Scotland’s Health Secretary expects the army’s help driving ambulances will result in a “significant improvement” in the waiting time crisis.
Military assistance was requested by the Scottish Government to help deal with deteriorating response times by the Scottish Ambulance Service, amid reports of patients dying and waiting in agony for hours before paramedics arrive.
A total of 114 soldiers have been drafted in, with the first deployment of drivers expected to be behind the wheel from Sunday.
Speaking during a visit to see soldiers being trained to drive the emergency vehicles, Humza Yousaf thanked the military for their help as he warned that the health service was facing its toughest winter yet.
The Health Secretary pledged to “leave no stone unturned” as part of efforts to improve both the ambulance response times and increase capacity in Scotland’s hospitals.
He told the PA news agency: “There’s no silver bullet, we have to be upfront about that.
“I announced a range of actions, including asking for military assistance but, with that whole package put together, I would expect there to be a significant improvement.
“But I would be upfront with people too, this is going to be the most challenging winter I think the NHS has ever faced.”
After meeting some of the soldiers being trained at the Scottish Fire and Rescue Service base in Hamilton, Mr Yousaf said: “I’m delighted to be here to thank the military personnel who really answered our call, with their support and their help.
“I’m delighted that the army responded in typical fashion and I wanted to come down personally to thank those military personnel who are getting the training today and they will be driving ambulances come Sunday.
“So this will help us, of course, with the challenges we’re facing in relation to the ambulance waits.”
Asked about wider issues in the health service, with record numbers of patients waiting beyond the four-hour target time in accident and emergency, Mr Yousaf reiterated plans for hospital ambulance liaison officers to help patients being transferred into A&E wards.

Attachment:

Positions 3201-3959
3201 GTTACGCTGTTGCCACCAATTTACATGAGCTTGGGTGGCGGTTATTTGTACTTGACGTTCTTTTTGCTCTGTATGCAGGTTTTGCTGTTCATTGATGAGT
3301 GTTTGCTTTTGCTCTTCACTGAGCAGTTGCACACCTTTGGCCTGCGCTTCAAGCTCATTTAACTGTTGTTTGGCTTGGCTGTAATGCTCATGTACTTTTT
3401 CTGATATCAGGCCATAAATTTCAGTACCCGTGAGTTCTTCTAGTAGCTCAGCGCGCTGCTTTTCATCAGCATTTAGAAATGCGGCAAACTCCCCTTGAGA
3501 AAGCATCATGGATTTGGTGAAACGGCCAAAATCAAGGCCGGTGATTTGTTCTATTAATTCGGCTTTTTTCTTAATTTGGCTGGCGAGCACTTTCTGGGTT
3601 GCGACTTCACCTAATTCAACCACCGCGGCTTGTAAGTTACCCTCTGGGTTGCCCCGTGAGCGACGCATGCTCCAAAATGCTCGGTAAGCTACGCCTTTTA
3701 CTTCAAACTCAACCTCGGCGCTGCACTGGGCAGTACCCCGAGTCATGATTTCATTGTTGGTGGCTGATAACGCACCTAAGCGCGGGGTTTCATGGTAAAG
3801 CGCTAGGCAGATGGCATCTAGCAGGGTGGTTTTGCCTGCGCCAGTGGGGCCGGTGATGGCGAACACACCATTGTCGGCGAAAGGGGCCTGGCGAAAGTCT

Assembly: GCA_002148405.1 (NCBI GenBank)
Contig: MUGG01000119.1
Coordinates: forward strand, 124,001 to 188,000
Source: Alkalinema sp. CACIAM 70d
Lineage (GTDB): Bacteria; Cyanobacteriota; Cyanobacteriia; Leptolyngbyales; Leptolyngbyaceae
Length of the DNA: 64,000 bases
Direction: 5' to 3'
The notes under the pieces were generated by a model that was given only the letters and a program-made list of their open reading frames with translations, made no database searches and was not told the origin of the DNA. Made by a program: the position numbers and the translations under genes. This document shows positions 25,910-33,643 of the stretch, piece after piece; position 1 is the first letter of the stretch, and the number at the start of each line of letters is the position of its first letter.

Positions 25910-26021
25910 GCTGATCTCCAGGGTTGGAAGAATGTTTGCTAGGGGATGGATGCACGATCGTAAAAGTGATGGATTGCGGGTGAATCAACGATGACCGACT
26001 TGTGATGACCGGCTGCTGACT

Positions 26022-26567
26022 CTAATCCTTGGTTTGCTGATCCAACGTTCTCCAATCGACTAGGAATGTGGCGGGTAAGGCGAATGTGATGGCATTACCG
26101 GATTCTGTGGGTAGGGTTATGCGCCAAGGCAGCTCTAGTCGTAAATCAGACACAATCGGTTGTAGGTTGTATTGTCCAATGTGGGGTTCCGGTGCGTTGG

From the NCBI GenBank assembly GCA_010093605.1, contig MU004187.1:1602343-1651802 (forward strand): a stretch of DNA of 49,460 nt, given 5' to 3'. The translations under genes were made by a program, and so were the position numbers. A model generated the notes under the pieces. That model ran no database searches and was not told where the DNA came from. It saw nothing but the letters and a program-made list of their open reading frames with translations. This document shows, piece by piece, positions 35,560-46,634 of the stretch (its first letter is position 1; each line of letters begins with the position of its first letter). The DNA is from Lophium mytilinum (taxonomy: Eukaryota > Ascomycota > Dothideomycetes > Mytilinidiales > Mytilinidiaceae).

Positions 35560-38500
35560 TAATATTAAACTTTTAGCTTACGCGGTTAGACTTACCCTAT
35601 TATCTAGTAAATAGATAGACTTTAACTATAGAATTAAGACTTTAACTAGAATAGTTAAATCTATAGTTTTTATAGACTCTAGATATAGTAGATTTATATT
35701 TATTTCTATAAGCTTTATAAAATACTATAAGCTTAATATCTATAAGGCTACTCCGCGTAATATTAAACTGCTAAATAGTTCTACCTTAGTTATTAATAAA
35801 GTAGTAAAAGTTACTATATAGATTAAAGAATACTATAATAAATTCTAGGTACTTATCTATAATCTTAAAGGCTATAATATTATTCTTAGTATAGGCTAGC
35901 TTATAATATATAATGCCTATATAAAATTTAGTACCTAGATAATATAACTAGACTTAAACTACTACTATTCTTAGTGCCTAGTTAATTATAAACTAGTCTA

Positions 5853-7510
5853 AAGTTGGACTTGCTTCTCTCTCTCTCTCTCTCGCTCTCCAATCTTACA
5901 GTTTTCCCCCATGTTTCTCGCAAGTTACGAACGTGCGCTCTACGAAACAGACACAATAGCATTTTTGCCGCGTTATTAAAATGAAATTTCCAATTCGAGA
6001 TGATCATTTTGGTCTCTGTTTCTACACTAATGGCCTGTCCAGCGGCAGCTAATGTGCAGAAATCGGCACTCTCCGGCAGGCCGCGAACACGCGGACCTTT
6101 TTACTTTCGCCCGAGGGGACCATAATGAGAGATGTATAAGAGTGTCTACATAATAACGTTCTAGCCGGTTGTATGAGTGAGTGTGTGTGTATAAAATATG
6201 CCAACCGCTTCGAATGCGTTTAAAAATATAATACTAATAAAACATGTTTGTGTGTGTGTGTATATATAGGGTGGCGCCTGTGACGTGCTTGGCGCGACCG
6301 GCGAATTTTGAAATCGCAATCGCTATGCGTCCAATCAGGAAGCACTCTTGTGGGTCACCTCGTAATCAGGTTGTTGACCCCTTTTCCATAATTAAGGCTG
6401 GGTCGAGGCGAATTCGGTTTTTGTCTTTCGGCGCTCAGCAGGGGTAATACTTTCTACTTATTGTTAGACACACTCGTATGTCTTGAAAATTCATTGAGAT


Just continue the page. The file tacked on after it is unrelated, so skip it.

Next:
He added: “We’re investing, but we also have to be honest that we have had the biggest shock of the NHS in its 73-year history when it comes to the global pandemic.
“You can’t wave a magic wand, you can’t just simply magic those challenges away. So we’ll invest, we’ll leave no stone unturned and do what we can to improve the situation.”
The chief executive of the Scottish Ambulance Service, Pauline Howie, said pressure has been “mounting for a few months” but the request for additional support was only made two weeks ago.
Ms Howie said: “As we’ve seen lockdown restrictions ease, we’ve seen demand start to rise.
“In the latest wave, unfortunately more of our staff have contracted Covid-19 again so we’ve lost some internal capability and that’s been the case across all health and social care staff.”
Colonel Anthony Phillips, the commander of joint military command for Scotland, said approximately two-thirds of the troops will be based in the Glasgow area and a third in the Edinburgh region, although they can be deployed elsewhere as required by the ambulance service.
Additional military planners will be working in the ambulance service’s regional hubs, while the army is also preparing to send troops to help with mobile coronavirus testing units.
He told the PA news agency: “This is 68 Squadron from 7 Regiment Royal Logistic Corps and this is their specialisation.
“They are a transport regiment and they’ve already worked in the east of England, and also the north east of England, so they are experienced and they’ve had, like everybody, a busy 18 or 19 months.”
Colonel Phillips added: “Our commitment will be in the region of about two months.
“It is all conditions-based and if there is a requirement to look at that and extend, then that will be done in conjunction with the Ministry of Defence and the Scottish Government.”